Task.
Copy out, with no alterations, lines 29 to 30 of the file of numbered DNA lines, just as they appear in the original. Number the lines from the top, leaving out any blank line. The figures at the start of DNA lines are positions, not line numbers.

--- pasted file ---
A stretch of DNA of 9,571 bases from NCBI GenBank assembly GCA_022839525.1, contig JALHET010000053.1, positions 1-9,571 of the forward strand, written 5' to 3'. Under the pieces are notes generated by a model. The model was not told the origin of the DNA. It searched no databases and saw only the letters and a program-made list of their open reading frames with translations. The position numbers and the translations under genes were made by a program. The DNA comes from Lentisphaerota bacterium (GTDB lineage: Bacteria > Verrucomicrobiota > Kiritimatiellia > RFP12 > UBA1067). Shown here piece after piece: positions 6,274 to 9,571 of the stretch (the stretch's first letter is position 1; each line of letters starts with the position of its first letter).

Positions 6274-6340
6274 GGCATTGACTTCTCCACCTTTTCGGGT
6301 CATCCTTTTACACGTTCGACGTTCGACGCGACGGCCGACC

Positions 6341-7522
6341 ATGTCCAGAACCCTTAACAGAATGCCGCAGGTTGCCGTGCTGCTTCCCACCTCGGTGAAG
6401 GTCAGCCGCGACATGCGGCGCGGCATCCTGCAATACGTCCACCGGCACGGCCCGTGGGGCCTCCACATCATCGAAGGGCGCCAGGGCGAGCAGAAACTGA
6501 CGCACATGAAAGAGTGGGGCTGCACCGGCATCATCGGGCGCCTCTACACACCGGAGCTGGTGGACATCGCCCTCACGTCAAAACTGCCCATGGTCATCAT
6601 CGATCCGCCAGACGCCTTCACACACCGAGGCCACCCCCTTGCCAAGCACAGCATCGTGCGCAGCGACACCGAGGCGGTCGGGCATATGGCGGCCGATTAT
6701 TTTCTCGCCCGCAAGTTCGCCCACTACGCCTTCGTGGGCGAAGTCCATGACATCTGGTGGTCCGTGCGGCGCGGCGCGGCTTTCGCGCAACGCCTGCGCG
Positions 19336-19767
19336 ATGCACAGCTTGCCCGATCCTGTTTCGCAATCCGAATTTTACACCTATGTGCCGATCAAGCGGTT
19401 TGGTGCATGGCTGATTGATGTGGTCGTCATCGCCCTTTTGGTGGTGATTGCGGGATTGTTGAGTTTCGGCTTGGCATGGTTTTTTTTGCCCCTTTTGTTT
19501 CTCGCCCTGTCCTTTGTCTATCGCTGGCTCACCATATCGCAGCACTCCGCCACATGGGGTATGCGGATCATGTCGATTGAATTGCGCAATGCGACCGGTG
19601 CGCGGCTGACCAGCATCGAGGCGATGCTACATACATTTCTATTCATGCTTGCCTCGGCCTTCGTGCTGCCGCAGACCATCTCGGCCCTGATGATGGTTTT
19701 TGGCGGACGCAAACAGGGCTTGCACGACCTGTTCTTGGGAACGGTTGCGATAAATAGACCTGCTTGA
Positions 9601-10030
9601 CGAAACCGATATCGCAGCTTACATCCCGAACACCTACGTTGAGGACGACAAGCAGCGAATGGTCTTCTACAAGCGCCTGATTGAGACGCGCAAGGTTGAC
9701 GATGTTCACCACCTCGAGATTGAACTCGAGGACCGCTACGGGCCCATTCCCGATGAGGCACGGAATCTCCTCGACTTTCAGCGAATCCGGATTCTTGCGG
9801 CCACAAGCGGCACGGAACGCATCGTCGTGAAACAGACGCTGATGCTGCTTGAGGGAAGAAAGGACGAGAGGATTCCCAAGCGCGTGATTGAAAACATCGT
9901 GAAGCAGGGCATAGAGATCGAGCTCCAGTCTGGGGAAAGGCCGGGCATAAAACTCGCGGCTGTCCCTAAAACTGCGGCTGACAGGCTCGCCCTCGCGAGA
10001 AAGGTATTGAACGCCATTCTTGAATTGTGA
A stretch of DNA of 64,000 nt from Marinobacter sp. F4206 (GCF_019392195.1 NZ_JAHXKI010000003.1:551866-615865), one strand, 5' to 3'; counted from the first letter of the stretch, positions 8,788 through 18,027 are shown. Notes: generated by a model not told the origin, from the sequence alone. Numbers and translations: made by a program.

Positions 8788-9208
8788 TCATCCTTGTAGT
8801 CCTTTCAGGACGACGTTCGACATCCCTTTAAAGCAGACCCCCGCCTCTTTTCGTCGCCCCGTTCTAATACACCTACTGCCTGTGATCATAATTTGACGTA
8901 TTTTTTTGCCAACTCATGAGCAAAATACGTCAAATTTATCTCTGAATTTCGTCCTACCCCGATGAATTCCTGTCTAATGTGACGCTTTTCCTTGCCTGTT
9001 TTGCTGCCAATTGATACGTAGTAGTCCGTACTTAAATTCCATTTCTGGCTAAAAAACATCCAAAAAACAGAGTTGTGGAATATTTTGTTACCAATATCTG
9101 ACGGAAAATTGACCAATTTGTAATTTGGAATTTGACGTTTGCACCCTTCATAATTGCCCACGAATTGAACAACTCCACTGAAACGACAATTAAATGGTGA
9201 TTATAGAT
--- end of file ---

9101 ACGGAAAATTGACCAATTTGTAATTTGGAATTTGACGTTTGCACCCTTCATAATTGCCCACGAATTGAACAACTCCACTGAAACGACAATTAAATGGTGA
9201 TTATAGAT